By Alexander Campbell
Special to The Cheap Seats
I know how he thought it would play out.
Alexis Tsipras, Greece’s recently elected anti-austerity Prime Minister thought he would call Europe’s bluff. He thought that, having been elected on what he termed an “anti-austerity” platform, that when Europe pushed him for more cuts for more bailout money, he’d have leverage to push back.
Greece defaulted before a deal could be reached. Banks closed. Greek credit was frozen.
Tsipras told his countrymen that the hardship they were going through was the fault of the “troika” – a group made up of the European Union, European Central Bank and International Monetary Fund – and that they could fight austerity by voting “No”.
The reality is, the second the banks closed, the “No” side had won.
That having been said, what Tsipras did while campaigning in the referendum was an act of political mythology that would have put Hercules to shame.
Fighting European imposed spending cuts is a platform that is very popular among Greeks. At the same time, staying in the Euro enjoyed a similar level of popularity. So, Tsipras promised the Greek people that they could reject the European Union’s terms but still stay in the Euro. He was told, in no uncertain terms by European leaders prior to the vote that this wouldn’t be the case.
They rejected the European Union’s terms anway, Tsipras never told them that last part.
Now, the European Union has presented Tsipras with a package far more harsh than the one Greeks rejected only a week ago.
And that’s because, ultimately, Tsipras had no leverage and he knew it. Greece accounts for less than 2 percent of the European economy and Tsipras was the only politician in Europe that was accountable to Greek voters. Ultimately, the Greek referendum question could have been asking whether Greeks wanted to accept the terms of the Starfleet Federation for all it meant to Brussels and Strasbourg.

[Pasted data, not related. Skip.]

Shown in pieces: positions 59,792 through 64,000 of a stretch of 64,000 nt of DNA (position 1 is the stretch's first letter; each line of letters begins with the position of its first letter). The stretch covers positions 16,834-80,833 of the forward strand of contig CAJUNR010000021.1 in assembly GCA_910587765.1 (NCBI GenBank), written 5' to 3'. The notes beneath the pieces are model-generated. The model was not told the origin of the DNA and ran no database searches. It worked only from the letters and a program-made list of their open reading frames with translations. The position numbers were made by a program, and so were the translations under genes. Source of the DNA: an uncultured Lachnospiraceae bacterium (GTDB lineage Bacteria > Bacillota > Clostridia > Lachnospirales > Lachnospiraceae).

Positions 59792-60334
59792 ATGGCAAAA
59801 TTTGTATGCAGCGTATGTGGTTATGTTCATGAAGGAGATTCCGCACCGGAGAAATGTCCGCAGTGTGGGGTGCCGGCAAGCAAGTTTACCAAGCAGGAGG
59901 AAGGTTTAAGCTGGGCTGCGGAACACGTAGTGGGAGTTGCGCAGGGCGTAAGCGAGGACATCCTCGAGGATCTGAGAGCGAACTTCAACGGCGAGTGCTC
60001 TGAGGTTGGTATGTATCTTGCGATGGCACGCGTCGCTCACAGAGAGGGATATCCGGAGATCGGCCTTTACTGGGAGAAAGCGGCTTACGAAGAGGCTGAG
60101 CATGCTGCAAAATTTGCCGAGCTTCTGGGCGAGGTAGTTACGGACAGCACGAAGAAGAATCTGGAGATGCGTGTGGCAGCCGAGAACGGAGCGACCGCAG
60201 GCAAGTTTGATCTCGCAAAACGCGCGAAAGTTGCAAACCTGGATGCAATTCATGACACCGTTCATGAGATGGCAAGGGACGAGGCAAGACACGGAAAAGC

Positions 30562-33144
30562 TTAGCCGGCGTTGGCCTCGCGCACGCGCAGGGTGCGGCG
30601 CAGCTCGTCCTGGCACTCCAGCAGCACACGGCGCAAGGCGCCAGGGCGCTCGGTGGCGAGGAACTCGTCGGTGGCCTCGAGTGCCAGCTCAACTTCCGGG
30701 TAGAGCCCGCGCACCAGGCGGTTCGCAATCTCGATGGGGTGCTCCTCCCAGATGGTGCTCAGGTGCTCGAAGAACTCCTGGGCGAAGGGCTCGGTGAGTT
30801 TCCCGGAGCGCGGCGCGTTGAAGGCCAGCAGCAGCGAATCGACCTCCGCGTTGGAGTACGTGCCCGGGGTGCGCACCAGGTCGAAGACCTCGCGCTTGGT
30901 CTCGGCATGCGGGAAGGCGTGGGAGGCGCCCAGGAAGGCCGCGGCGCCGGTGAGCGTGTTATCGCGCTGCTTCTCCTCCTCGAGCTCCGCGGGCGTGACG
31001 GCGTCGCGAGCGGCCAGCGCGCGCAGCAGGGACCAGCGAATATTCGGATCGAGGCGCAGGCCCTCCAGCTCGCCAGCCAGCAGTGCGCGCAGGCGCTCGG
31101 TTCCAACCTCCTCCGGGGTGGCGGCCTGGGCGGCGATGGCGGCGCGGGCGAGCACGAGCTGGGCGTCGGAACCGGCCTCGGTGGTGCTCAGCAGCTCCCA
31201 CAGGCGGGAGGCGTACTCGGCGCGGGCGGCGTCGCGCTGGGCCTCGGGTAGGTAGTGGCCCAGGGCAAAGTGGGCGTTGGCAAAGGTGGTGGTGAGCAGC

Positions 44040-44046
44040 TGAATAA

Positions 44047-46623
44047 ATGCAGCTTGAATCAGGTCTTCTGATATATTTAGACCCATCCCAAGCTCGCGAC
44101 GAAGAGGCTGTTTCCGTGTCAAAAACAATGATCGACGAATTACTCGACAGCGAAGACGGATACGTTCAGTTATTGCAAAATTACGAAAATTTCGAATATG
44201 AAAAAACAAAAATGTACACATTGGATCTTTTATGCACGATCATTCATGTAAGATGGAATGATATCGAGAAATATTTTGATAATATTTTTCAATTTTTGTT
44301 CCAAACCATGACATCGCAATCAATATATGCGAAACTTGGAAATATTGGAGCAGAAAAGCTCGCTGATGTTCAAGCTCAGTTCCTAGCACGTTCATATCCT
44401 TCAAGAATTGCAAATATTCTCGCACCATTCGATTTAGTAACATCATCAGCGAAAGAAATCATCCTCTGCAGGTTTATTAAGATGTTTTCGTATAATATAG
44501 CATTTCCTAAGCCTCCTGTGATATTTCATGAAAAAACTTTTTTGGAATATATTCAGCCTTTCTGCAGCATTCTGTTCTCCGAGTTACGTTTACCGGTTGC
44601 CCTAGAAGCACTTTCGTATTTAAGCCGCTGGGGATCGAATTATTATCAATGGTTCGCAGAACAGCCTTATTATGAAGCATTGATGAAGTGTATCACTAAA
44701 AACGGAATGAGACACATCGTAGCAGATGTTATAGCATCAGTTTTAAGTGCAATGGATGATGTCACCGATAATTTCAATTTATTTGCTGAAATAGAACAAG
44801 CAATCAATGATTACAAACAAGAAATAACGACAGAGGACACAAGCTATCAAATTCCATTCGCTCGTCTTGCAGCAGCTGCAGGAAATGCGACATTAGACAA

And Tsipras knew that, too.
He waged a referendum on a blatant political lie – that Greeks didn’t have to pick between austerity measures and Europe. He did so knowing that it was a lie when he started doing it. He did so hoping that Europe would blink, knowing that they had more leverage over him than he ever did over them.
The European Union’s list of demands to Greece for further bailout money isn’t just a “poison pill”, it’s a poison pharmacy. If the Greeks accept further austerity measures, Alex Tsipras will become a political punchline. A modern Icarus, still unwilling to accept that his wings were made of wax all along.
If Greeks, rightly, refuse to accept such a blatant usurping of their sovereignty by Europe, Tsipras will still have to resign for having peddled such a blatant falsehood all along.
But the Tale of Tsipras should be a warning to all politicians everywhere. Stop telling voters that they can have everything they want and never have to pay for it.
If you want a better subway system in Toronto, either Toronto taxpayers or users of the TTC will end up paying for it.
If you want a new rink in Belleville, eventually Belleville taxpayers will have to pay in order to have one.
Politicians who peddle magic beans, the way Alex Tsipras did rightfully deserve our scorn for having lacked the necessary courage to deal honestly with the public.
Alex Tsipras likely hoped he would end up a martyr to anti-austerity politics.
Instead, he will end up a martyr of a different kind. He will become the Patron Saint of Magic Bean Peddlers and hopefully bring an end to the politics of terminal dishonesty.
Senator Alexander Campbell was campaign manager for Sir John A. Macdonald and the sixth lieutenant governor of Ontario. The actual author has asked that his name not be made public at this time and has chosen Alexander Campbell as a pseudonym in part to recognize Sir John’s 200th birthday